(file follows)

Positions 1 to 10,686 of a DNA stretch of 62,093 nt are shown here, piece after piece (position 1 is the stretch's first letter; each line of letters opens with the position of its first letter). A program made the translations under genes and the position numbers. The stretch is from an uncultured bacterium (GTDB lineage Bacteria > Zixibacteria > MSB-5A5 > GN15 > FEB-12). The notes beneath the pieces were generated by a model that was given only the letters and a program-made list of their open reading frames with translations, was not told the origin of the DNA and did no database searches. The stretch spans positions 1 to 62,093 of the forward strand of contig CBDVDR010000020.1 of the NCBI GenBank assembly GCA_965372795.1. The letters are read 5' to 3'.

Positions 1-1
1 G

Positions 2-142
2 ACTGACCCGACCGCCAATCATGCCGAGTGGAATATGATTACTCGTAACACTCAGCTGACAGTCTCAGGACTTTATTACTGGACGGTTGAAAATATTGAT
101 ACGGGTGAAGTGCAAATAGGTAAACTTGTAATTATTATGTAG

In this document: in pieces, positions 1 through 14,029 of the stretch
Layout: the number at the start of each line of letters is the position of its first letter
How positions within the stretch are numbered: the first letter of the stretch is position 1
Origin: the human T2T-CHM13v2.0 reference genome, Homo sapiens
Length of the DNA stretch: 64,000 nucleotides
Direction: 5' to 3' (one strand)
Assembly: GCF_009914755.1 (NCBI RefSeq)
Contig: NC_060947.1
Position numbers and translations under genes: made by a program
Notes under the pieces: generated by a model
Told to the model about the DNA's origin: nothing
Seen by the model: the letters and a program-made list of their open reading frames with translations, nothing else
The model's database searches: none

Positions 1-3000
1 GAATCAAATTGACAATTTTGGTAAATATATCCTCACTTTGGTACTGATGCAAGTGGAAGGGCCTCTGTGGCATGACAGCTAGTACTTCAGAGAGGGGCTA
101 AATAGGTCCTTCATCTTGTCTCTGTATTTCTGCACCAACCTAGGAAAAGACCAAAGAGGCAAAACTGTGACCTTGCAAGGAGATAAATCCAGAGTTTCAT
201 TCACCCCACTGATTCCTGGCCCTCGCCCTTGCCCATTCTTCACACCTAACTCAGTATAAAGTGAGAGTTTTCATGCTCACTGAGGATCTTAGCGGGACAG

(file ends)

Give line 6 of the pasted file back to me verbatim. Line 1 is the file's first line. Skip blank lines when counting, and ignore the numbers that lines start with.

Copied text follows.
101 ACGGGTGAAGTGCAAATAGGTAAACTTGTAATTATTATGTAG